EvSex Presentation - Tia-Lynn Ashman
University of Pittsburgh
The secrets of sex-determination in strawberries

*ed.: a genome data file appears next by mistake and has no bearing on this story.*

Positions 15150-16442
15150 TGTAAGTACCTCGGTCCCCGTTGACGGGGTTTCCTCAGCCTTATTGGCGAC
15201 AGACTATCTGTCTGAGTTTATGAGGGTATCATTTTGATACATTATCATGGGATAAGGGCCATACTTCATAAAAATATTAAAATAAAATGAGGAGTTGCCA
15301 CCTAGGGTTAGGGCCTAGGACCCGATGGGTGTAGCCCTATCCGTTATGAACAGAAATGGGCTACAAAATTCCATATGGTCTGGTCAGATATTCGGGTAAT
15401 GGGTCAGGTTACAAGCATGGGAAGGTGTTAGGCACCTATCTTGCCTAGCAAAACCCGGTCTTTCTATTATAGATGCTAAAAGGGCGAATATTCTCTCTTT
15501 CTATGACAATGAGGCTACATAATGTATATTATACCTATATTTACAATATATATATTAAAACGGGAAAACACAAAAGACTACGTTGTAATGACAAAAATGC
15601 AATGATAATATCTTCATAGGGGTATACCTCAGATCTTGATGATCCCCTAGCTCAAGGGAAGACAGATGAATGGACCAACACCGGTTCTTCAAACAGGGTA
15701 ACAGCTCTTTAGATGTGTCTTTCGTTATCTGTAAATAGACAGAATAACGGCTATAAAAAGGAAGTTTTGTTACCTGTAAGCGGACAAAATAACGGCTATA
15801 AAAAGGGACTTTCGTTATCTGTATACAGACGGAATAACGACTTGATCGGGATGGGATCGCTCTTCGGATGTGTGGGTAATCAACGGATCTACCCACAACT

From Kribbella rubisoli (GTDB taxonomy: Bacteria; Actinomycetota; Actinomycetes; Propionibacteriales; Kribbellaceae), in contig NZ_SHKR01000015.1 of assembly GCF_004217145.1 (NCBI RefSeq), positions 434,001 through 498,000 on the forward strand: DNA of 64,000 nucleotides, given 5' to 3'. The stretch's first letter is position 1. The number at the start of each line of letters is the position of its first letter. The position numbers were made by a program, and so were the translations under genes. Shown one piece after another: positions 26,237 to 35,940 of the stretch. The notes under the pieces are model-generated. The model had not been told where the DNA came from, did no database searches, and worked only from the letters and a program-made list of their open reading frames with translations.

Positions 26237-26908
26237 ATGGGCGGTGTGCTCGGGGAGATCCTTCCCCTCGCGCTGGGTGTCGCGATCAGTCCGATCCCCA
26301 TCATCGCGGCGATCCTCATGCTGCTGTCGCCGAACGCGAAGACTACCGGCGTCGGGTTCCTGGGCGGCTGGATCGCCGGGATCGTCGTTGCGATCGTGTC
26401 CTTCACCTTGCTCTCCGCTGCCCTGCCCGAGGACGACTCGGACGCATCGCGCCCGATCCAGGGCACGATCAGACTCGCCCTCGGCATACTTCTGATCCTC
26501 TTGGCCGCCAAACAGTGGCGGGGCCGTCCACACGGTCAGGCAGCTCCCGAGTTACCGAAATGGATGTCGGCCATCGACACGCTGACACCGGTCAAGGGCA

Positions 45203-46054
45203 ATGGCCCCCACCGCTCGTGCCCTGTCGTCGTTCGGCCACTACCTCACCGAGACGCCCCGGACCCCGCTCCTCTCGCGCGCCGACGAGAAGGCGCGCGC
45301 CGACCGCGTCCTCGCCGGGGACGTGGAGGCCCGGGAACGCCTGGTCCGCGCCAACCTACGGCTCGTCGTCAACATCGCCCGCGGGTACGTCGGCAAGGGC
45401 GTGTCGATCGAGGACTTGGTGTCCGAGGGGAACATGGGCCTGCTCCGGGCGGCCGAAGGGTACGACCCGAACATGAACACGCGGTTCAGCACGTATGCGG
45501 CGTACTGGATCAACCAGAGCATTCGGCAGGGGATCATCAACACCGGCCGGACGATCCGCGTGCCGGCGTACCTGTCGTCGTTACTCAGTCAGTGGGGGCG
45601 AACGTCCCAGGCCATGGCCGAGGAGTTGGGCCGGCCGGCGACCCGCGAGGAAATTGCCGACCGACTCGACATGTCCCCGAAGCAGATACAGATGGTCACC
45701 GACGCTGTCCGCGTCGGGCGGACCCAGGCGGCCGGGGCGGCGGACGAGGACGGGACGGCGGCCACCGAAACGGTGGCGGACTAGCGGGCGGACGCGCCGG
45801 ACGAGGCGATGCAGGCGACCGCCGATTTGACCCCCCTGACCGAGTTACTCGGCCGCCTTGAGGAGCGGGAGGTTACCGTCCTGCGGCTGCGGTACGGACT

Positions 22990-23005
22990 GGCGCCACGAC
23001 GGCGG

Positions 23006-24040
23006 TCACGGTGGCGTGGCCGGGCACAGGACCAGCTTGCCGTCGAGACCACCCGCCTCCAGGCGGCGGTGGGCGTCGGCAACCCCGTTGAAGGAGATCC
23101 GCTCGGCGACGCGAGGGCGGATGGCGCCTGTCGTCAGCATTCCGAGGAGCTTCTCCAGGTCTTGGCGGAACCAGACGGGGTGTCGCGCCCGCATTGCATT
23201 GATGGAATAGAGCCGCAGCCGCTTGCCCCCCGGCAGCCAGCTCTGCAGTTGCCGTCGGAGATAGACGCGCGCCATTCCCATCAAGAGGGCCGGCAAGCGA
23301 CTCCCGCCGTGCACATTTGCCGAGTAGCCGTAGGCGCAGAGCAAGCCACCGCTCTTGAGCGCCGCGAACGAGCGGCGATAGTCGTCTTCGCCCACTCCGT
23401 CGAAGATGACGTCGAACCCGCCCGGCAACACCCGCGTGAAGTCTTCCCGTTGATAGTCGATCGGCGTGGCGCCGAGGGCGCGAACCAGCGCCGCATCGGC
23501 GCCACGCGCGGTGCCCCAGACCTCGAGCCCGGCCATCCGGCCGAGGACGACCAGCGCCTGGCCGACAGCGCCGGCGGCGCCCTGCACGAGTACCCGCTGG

Sex chromosome evolution is thought to be a universal feature of separate-sexed organisms but our understanding of the process is heavily influenced by animal systems, the majority of which have ancient sex chromosomes. I will present research on species of wild strawberries (Fragaria, Rosaceae) demonstrating that plants not only provide valuable insight into the earliest stages of sex chromosome evolution from autosomes but also offer key parallels to dynamics seen at later stages in animal systems. Using comparative approach across multiple species in this young genus we have discovered at least four transitions from hermaphroditism to separate sexes, and multiple genetic avenues to loss of female function. Within the nascent ZW sex determining system we revealed novel recombination heterogeneity between the sexes, as well as geographic patterns of variation in the sex determining region that may reflect the complexity of plants with polyploid and/or hybrid histories. Thus our work is providing unique insights into the evolutionary history of sex determining regions in plants as well as separate-sexed organisms as a whole.